When the man with the beard asks me, “Did you travel very far to get to this place?” I’m tickled that he’s asking me, but I’m especially struck by the phrase “this place.”
It’s late afternoon, and a stream of light from the descending sun passes through the narrow window slats. Otherwise the light in the cottage is dim. A fire crackles next to me, with something burning on it (something to do with muskets, I’ve been told).
Something about the atmosphere strikes me, and I decide to play along (sort of). “Not that far,” I tell him. “I came from a place called New York City.”
The man scratches his beard and gazes into the fire, “Never heard of it,” he tells me matter-of-factly.
There is a titter of understanding laughter among the other group gathered in that tiny cottage, but the bearded man ignores it. He has never heard of New York because for him that great city does not exist. The name of my new acquaintance is William Bradford. Though one might not know it from his humble cottage, his occupation is governor, and “this place” which he governs is Plimouth Plantation. The year: 1627.
Growing up in California—far, far away from Plymouth Rock—I donned my paper Pilgrim hat and learned, like every other classroom in the United States, about the first Thanksgiving, a tale as all-American as the apple we eat to commemorate it, but of course Plymouth Rock and a giant feast are not the full story—and even that part feels wildly diluted when you grow up eating turkey against a backdrop of evergreen trees, some 3,000 miles from where it all took place. This year, I decided to get in the spirit with a fall visit to Plymouth, MA, the place where it all began.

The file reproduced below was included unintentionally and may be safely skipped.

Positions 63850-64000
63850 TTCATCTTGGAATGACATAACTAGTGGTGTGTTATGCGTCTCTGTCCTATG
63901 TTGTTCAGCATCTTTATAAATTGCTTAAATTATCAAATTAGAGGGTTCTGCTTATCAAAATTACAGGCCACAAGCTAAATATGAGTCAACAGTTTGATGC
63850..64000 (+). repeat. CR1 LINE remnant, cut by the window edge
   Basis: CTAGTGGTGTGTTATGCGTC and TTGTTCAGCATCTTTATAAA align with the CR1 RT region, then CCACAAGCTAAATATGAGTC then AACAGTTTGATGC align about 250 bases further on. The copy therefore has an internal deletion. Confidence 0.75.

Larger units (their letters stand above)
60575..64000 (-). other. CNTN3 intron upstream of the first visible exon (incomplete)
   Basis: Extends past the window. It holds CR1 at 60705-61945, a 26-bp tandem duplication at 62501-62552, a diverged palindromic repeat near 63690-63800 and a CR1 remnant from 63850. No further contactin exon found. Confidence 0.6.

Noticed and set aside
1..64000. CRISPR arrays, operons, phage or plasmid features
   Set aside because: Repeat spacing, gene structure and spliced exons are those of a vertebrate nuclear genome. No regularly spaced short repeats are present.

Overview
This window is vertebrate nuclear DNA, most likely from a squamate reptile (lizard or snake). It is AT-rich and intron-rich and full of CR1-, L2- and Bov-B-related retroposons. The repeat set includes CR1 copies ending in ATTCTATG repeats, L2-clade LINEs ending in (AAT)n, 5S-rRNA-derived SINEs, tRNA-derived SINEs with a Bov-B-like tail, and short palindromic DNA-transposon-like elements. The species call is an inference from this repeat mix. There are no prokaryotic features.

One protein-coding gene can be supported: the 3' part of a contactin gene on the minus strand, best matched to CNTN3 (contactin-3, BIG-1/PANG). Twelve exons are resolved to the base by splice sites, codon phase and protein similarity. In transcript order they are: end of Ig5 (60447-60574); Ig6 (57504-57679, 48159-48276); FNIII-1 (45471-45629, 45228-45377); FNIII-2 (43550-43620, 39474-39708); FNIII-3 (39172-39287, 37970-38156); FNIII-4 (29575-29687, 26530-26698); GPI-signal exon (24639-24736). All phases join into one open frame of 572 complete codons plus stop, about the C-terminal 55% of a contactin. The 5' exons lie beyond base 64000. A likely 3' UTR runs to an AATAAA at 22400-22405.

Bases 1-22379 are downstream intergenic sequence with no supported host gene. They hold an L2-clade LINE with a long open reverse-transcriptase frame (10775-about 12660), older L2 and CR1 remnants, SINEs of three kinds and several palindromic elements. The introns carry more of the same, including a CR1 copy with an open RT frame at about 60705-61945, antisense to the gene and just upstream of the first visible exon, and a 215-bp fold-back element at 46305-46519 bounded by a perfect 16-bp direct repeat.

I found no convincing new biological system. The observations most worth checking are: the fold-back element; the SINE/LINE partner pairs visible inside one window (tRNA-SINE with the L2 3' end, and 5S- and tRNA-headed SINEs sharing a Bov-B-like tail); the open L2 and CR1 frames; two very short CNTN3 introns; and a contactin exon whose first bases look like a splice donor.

The rock that (may have) started it all
Less than a two-hour bus ride from Boston, Plymouth leaves the big city far behind in exchange for a picturesque New England village. These days, it’s predominantly tourist shops and inns, but the history is palpable, in everything from the Mayflower II docked in the harbor (and manned with more “Pilgrims” from the plantation) to the statue of Massasoit, a Wampanoag sachem who befriended the Pilgrims, keeping watch from a hill.
The famed rock? Well, it has a long and fabled story, which includes identification by a town elder in 1741 (121 years after the landing), moves, with varied success, from its original position to the town square and back to the waterfront, and many years during which tourist chipped off pieces as souvenirs. Today, though rather smaller than it was, it nonetheless evokes pride and awe.
More concrete relics reside at Pilgrim Hall, a museum that beautifully tells the tale of the Pilgrims’ harrowing journey on the Mayflower, and their equally harrowing first year, and friendships and subsequent war with the Wampanoag. It’s a great place to brush up on the full story before talking with the Pilgrims themselves at the plantation.
Located just outside of downtown Plymouth, Plimouth Plantation sits on 100 beautiful acres on the Eel River. At the Wampanoag Homesite, Native People from Wampanoag and other Native Nations wear historically accurate clothing but speak from a modern perspective. It’s an excellent opportunity to learn about both how the Wampanoag lived and about traditions they maintain to this day.